Calls for action by the paper for cricket gear designers and manufacturers – and help for disadvantaged communities and state schools
Sustainability and social equity in cricket are the focus of a white paper published today by The Centre for Sustainable Design (CfSD) at the University for the Creative Arts (UCA), Farnham, Surrey. The research was carried out by CfSD – and Centre for Natural Material Innovation at University of Cambridge – for the Circular Cricket Gear Project, and was funded by UK Research & Innovation (UKRI) National Interdisciplinary Circular Research (NICER) CE-HUB from September 2022 to August 2023.
The paper points the way to how cricket gear can be designed, manufactured to be more circular and how reuse, repair and refurbishment can be facilitated.
“Findings, Learning and Implications for Policymakers and Other Stakeholders related to Sustainability and Cricket Gear” addresses sustainability, circular economy and social equity in the cricket gear industry, and includes input by leading experts in the field of sustainable design, material sciences and stakeholders from the cricket gear industry.
World’s second largest sport, but…
Says Professor Martin Charter, Director, CfSD, “Despite being the world’s second largest sport, the environmental and social impact of cricket gear has been largely overlooked until now. The white paper highlights the need for immediate action to close the gap between the current wasteful practices and a more circular vision.”
Professor Charter, a previous club cricketer and ex “Spin for England” finalist in the 1970s, adds, “The cricket gear industry is wasteful in many aspects, using high carbon materials and textiles that are sourced from non-renewable resources, some involving highly polluting methods of manufacture, and with few guidelines on sustainability including re-use.”
The white paper will be followed by a new CfSD research-based project, “Advanced Circular Cricket Gear (ACCG)”, which runs from August 2023 to July 2024 and explores biomaterials and circular design of cricket gear.
The white paper highlights the need for immediate action, and its key findings include:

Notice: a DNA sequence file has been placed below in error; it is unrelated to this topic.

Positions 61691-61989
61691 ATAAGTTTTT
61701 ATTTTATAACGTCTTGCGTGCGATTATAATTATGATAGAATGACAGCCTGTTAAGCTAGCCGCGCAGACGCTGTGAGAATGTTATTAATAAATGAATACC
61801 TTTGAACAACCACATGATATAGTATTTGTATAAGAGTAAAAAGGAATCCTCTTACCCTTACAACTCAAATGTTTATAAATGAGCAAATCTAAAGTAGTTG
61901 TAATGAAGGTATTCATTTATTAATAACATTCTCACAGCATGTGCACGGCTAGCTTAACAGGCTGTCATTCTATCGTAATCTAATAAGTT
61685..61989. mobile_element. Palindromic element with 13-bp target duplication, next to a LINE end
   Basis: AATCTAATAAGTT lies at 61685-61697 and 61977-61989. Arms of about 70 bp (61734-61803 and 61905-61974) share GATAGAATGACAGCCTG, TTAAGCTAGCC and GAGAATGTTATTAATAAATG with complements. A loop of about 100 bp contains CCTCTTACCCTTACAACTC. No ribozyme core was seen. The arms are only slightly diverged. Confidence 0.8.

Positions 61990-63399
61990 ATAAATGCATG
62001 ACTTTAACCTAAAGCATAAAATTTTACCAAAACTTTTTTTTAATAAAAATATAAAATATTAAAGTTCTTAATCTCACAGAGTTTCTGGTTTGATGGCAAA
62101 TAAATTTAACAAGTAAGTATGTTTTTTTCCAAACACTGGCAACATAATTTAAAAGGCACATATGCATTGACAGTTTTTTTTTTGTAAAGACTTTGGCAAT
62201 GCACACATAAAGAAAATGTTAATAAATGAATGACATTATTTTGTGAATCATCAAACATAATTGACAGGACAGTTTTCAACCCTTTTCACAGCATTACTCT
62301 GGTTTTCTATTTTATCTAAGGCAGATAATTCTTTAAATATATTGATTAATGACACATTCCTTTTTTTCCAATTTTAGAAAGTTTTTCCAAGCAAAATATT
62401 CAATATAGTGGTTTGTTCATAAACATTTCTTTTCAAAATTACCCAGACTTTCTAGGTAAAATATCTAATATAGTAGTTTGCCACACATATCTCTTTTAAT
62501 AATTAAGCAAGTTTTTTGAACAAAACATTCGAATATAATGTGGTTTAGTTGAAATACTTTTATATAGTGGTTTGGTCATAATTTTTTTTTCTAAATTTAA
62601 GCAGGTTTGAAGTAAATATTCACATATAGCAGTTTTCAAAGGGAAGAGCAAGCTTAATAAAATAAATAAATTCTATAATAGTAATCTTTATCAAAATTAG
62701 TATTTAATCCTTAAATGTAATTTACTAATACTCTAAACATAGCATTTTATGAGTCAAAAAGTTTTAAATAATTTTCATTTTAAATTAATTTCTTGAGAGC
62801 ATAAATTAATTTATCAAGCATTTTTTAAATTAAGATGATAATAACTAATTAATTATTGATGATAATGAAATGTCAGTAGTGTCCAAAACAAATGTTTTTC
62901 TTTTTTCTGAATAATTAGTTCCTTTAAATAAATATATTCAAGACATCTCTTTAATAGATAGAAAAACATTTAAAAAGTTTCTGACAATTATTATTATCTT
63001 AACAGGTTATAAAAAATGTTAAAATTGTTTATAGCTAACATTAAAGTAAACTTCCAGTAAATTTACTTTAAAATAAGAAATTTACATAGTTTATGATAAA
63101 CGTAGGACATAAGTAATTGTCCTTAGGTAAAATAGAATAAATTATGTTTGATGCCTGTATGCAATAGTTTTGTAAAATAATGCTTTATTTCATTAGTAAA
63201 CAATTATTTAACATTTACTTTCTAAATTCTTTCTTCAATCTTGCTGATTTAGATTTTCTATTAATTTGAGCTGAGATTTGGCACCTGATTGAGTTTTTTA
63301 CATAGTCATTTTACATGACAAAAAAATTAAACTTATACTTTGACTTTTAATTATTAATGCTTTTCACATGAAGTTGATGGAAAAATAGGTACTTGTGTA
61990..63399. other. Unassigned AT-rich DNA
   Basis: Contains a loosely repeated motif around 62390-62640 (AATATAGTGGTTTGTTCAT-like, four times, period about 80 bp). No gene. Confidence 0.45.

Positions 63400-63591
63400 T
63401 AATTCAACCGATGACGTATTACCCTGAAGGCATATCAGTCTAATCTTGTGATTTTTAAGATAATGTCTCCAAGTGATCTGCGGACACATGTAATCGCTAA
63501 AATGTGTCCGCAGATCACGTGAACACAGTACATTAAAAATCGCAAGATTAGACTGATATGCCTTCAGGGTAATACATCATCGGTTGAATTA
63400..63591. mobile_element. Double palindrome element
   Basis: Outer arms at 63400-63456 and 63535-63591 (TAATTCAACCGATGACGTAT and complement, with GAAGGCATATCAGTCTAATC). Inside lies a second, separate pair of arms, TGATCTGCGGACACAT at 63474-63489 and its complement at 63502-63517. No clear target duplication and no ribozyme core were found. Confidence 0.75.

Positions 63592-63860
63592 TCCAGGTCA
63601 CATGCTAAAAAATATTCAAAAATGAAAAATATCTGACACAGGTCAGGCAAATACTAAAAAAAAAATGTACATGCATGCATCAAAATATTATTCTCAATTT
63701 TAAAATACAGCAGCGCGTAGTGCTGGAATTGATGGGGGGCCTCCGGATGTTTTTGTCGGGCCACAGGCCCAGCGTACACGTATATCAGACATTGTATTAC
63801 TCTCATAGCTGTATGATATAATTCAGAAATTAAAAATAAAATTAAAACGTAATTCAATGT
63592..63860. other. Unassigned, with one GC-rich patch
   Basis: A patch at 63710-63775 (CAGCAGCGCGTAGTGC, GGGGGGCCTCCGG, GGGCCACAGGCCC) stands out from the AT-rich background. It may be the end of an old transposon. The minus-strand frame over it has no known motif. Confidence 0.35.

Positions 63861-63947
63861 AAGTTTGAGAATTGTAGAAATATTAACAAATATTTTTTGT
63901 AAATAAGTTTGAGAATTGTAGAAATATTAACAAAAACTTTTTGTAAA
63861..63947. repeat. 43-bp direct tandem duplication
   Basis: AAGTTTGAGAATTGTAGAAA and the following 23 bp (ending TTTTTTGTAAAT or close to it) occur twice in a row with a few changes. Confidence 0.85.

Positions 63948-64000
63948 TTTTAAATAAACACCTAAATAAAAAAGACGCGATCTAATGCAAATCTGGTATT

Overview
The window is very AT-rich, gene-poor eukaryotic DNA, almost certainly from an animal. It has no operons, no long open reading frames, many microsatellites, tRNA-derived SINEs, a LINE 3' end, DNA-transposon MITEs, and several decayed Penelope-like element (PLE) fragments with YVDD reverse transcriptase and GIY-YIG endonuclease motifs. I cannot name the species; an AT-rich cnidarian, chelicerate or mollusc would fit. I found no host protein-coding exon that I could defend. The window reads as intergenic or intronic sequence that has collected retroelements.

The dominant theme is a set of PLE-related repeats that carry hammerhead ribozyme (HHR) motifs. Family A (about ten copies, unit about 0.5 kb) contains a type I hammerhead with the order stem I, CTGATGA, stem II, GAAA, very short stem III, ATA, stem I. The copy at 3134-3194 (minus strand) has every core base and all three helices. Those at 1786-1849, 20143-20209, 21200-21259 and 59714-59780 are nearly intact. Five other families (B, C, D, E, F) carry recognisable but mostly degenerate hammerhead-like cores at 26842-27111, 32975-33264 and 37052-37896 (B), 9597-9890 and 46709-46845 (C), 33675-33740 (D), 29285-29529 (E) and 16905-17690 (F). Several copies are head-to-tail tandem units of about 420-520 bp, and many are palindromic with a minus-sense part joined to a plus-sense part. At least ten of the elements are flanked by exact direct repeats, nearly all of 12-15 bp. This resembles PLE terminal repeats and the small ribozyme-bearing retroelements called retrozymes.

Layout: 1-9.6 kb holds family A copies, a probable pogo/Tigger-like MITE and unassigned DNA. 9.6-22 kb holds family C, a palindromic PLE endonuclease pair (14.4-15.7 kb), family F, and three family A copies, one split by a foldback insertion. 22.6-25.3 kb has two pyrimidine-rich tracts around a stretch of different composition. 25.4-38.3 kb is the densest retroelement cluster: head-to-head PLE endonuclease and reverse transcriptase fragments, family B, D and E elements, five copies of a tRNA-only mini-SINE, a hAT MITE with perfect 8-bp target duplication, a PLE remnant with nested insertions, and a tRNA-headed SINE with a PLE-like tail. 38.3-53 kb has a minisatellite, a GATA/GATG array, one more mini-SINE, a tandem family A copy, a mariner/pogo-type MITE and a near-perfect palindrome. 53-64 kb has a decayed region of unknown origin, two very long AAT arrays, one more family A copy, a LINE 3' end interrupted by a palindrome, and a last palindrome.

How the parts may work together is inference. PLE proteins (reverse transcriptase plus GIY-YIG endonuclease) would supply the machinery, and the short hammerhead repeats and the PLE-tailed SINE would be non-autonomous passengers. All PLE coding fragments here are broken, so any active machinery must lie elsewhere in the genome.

Sustainability Awareness Gap. Sustainability appears to be a low priority for cricket ear manufacturers in the UK. Increased effort is required to raise awareness and understanding of sustainability issues within the industry.
Circular Opportunities. A vast amount of cricket gear is wasted, emphasising the need to develop infrastructure for second-life opportunities by for example, promoting the reuse of internal components in batting gloves and pads to reduce environmental impacts and cost.
Carbon Footprint. With most cricket gear sold in the UK being produced overseas, it contributes to a significant carbon footprint when imported. The white paper proposes exploring local production and using less environmentally impactful materials.
Access and Affordability. A report by The Independent Commission for Equity in Cricket (ICEC) recently highlighted that the cost of cricket gear hinders opportunities in accessing the sport, particularly for disadvantage communities and state-funded schools. Stakeholders must address these barriers to increase participation e.g., through the use and reuse of second-hand gear by creating the appropriate infrastructure, and product design and development that supports these initiatives.
Repair and Refurbishment. Establishing a network for repairing and refurbishing cricket gear in England and Wales should be explored to extend the life of equipment.Standards and Regulations. Governing bodies should work with stakeholders to develop sustainability standards, guidance, and advice for cricket gear companies, fostering innovation and sustainability throughout the industry.
Says Professor Charter, “By addressing the white paper’s recommendations, the cricket gear industry can take the first steps toward a more sustainable, equitable and circular future. We hope stakeholders across the cricket community will embrace its findings and recommendations, to ensure the future of cricket is more sustainable and inclusive. At present, it isn’t.”
In summary, the white paper identifies and offers recommendations for key stakeholders, including cricket gear brands, manufacturers, governing bodies, and organisations involved in promoting the sport in, for example, state schools.